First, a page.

With everyone talking about adopting virtual branches lately…
Think you have a true virtual branch? Maybe not, read on …
If I defined a “branch” as being:
1. A place where customers could perform basic banking transactions
2. Staffed by trained professionals
3. Had all of the equipment and services needed
4. Had its own budget
5. Had a senior manager overseeing its success
Would your current online offering fit this definition of a virtual branch?
I find that most financial institutions have a limited view of what the virtual branch is and what it can (or should) be. As I have conversations with bank and credit union professionals about the virtual branch, I am amazed by comments that lead me to believe that there is a great deal of myths and misconceptions about what the virtual branch is and can be. In this series of blog posts, my goal will be to examine these myths and dispel them, using verifiable facts and data and adding my own color and opinions to each component of this series. It is my hope that as you examine all of the evidence that you would not leave the discussion unaffected.
You may decide to ignore the truths of what the virtual branch has become, but this will not change the fact that this method of access has (or soon will be) your largest branch, by both number of primary customers/members and financially. The question is whether you will strategically address it as your largest branch or continue to view the virtual branch (I’ll refer to it as VB throughout the rest these posts) as just a tactical operational expense.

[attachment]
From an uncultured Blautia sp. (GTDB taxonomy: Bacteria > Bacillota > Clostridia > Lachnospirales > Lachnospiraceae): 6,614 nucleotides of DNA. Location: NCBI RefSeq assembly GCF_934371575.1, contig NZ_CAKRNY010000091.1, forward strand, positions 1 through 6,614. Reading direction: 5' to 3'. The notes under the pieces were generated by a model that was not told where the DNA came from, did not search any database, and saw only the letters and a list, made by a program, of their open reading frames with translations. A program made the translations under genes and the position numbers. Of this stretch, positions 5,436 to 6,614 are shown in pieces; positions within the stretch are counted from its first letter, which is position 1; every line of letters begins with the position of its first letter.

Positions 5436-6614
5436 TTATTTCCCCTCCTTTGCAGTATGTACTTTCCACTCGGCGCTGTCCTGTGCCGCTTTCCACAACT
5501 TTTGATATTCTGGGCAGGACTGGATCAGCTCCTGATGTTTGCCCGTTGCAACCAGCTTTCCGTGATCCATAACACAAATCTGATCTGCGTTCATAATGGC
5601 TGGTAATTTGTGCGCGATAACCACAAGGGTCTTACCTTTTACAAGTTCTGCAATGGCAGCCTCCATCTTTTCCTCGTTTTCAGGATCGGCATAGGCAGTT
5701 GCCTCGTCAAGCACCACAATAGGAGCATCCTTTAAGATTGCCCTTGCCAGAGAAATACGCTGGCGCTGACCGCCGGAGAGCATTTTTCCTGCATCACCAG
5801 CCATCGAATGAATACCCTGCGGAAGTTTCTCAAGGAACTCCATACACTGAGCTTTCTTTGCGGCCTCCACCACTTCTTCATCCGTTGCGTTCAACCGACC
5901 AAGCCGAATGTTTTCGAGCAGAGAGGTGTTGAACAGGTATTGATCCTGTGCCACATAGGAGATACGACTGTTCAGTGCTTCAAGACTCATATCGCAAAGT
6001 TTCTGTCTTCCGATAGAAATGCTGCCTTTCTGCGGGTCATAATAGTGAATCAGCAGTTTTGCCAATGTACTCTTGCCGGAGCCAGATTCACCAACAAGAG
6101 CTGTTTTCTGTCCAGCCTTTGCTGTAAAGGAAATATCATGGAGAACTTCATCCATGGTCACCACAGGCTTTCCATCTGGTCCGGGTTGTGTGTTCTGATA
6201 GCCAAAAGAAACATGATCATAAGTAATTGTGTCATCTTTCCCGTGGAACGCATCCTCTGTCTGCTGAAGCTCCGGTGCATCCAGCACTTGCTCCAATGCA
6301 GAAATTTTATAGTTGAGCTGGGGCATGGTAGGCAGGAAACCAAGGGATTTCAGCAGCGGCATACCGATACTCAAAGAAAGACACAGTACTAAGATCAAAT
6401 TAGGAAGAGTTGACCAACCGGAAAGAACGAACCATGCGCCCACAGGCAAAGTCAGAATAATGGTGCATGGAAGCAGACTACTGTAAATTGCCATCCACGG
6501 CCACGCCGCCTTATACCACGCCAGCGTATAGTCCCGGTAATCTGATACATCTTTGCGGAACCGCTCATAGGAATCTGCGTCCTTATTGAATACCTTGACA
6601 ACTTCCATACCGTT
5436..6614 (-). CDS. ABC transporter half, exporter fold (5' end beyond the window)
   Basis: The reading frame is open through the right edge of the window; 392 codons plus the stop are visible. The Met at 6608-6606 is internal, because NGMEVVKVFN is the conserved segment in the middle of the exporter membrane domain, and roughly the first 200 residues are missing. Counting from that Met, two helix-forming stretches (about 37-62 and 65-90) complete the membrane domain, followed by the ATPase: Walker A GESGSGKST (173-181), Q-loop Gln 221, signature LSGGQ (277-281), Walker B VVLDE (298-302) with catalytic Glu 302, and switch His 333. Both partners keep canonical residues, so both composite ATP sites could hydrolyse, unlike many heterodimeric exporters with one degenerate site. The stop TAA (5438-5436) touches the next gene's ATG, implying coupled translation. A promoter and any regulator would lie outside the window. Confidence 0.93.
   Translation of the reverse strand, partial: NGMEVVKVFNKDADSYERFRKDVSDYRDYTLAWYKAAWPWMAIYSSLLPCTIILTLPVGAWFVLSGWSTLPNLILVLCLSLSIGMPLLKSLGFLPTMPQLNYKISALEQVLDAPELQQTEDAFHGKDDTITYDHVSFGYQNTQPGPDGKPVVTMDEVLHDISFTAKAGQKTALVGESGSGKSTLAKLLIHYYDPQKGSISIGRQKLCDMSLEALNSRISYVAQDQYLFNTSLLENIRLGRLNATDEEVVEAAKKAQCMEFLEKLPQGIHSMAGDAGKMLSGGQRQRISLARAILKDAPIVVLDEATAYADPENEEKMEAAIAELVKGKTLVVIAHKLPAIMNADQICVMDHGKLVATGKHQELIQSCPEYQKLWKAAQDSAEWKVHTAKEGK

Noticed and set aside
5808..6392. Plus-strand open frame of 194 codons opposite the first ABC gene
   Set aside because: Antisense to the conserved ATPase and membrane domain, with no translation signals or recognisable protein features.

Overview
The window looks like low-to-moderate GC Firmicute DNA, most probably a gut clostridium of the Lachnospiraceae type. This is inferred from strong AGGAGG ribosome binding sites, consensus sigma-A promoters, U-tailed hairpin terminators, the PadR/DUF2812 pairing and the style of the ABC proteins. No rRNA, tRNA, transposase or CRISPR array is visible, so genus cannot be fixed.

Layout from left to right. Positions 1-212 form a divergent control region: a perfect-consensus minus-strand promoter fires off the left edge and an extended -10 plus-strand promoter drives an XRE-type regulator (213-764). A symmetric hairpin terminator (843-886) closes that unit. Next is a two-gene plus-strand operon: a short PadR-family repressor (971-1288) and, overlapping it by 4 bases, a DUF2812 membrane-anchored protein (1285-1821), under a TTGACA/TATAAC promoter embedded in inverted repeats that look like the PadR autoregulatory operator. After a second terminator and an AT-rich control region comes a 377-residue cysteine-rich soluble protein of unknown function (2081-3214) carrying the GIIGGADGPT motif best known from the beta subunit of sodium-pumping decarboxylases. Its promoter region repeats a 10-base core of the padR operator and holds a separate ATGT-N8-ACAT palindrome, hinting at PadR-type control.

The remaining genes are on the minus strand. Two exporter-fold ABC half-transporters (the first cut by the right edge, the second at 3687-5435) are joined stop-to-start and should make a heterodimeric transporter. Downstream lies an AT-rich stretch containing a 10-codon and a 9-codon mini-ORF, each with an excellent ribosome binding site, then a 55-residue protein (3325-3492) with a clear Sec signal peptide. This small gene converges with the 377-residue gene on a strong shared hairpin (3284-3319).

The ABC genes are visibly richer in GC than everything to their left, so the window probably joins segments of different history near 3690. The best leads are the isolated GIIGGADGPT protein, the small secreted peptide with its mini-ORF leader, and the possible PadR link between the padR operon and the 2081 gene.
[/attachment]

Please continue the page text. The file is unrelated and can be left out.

The types of myths I will address in this series will cover subjects like:
1. Our end users do not desire the VB as their primary channel
2. Devices such as smartphones and tablets are channels (Spoiler note: your customer is the channel!)
3. I can’t charge for any online banking or mobile activity
4. Only young people are interested in online banking
5. Online/Mobile banking is just an operational expense
6. I should abandon online and concentrate on a mobile only strategy
7. End users don’t care about a consistent user experience
8. My customers/members do not expect our institution to offer the same experience as Apple, Google and Facebook
9.My customers/members don’t use smartphones and tablets very much if at all
10. A compelling user experience will not engage the end user to do more with our institution online
11. We do not need to treat our online banking as we do a branch, it’s completely different
12. We have plenty of time to offer more advanced services in our community, we are not competing against larger regional FIs
While not comprehensive, this list will give you an idea of the subjects that this series will cover. So stay tuned and setup a reminder to check this blog often so you can see the latest post. And whether you agree or not, send me a reply. I am particularly interested in those that would challenge my assertions, . Perhaps you will change my mind on an issue or I might wind up changing yours, either way, I welcome the conversation.